Sunset Junction Fallout, Part I: Charles Bradley Lost A “Major Financial Anchor” Of His Tour

Sunset Junction Fallout, Part II: Local Businesses Got Screwed

Sunset Junction's cancellation has hit lots of folks in their wallets; yesterday we told you about the affected local business owners. Meanwhile, though some ticket-holders can now receive refunds, vendors and performers remain in the dark.

For this installment, we bring you the particularly troubling story of London indie rock band Art Brut, who crossed the Atlantic to perform as one of the festival's headlining acts. According to their frontman Eddie Argos, Sunset Junction offered to cover their flight as part of their payment. (The organization's phone still does not appear to be working, and a representative could not be reached for comment.)

Assuming they'd get paid later, the group opted to borrow money from their manager for their “quite expensive and non-refundable” tickets, Argos says.

Chin up, Art Brut!; Credit: Art Brut

Chin up, Art Brut!; Credit: Art Brut

“The [organizers] offered us a lot of money. You can't turn something like that down,” says Argos, who used to live in L.A. “I was very excited…It's a great festival and we have a lot of fans in Echo Park.”

You know how this story ends; not only have they not been paid a cancellation fee for their show, but they weren't reimbursed for their plane tickets.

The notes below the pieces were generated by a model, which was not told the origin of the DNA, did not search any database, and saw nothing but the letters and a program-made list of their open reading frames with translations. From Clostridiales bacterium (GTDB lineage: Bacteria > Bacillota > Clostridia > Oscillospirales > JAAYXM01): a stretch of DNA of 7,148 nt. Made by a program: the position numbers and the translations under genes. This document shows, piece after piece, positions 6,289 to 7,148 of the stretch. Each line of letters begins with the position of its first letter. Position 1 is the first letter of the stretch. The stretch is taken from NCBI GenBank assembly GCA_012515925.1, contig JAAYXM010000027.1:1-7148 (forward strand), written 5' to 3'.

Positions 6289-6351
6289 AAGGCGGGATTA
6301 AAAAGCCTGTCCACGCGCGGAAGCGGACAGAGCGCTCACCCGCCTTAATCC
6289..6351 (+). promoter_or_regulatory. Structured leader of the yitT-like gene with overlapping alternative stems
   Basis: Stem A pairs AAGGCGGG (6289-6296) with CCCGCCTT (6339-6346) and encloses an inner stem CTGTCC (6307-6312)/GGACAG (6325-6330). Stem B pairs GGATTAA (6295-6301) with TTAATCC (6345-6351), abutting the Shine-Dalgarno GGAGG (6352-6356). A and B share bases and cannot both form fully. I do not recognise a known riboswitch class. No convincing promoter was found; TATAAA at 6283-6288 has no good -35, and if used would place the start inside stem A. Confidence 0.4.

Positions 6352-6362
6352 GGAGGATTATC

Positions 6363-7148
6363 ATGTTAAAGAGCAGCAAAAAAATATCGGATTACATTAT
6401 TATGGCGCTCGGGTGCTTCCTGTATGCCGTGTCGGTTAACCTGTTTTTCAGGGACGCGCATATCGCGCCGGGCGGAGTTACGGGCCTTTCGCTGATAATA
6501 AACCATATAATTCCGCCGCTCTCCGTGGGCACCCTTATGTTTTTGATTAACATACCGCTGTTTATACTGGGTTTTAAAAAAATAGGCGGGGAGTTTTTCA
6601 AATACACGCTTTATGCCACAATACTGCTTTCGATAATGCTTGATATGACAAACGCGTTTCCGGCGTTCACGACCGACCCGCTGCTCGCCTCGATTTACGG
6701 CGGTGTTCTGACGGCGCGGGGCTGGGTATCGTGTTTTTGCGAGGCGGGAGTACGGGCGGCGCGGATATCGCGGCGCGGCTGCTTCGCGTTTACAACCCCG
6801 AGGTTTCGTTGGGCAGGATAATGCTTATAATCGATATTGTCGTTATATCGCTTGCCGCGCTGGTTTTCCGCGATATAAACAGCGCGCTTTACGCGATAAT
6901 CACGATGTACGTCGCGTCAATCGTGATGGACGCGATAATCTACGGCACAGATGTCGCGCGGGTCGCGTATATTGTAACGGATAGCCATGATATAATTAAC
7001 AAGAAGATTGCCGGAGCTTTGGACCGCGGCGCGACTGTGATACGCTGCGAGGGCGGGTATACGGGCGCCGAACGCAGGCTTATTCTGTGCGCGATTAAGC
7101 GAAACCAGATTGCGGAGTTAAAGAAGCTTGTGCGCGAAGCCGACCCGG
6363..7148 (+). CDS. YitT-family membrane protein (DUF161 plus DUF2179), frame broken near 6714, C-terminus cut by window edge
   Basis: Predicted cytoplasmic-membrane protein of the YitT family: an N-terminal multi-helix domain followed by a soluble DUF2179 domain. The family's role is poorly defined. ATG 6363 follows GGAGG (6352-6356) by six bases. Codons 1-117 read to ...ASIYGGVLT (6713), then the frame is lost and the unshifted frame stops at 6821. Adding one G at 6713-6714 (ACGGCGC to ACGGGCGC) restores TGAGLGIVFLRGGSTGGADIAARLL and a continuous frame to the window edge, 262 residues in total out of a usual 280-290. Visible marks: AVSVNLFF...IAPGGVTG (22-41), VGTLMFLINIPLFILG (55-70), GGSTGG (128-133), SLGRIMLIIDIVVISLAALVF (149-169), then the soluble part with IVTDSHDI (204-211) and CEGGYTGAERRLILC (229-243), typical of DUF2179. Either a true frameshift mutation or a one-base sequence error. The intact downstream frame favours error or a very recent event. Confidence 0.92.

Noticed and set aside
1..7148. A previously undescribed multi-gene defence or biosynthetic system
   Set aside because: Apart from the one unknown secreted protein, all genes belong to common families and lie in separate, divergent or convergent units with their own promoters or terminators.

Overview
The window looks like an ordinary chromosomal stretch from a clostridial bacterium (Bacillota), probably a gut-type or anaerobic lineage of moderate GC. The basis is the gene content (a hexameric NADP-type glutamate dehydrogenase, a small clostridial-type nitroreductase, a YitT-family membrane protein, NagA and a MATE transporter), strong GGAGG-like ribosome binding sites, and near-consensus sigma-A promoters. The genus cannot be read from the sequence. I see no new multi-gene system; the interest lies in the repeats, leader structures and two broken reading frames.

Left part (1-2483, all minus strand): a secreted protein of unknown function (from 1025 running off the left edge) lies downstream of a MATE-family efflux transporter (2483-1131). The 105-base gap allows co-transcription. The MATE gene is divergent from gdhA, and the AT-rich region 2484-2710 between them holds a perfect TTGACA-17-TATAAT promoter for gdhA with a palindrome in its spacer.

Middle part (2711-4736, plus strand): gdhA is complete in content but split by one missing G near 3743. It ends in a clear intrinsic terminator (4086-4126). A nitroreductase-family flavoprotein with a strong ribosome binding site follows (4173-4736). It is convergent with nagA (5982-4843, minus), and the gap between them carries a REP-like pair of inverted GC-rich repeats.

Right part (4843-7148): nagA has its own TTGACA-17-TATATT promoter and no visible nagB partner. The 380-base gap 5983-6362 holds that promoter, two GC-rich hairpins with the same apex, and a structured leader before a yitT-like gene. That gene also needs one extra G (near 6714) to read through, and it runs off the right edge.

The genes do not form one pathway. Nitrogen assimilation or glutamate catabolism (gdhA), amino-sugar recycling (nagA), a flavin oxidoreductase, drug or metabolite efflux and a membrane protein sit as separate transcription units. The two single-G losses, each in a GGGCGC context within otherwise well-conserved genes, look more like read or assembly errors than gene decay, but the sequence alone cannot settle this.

“I thought we were fucked. I was freaked out that [the organizers] bankrupted my band,” he says.

Once news of the festival's undoing broke, the band scrambled. Argos says they are grateful to festival booker Jennifer Tefft for quickly securing them a replacement gig at the Satellite on Saturday, which was well attended. “She was very passionate about the festival…as long as we could play somewhere, we were going to go and play.”

However, Art Brut's guarantee from the Satellite was “not comparable” to what Sunset Junction had offered, and they have solicited fans for donations on their website to help cover their travel costs.

“The plan is to try and get the money back,” however possible, he adds, noting that he hasn't received any word from organizers about the money owed to the band–and that “I don't really expect to.”

LA Weekly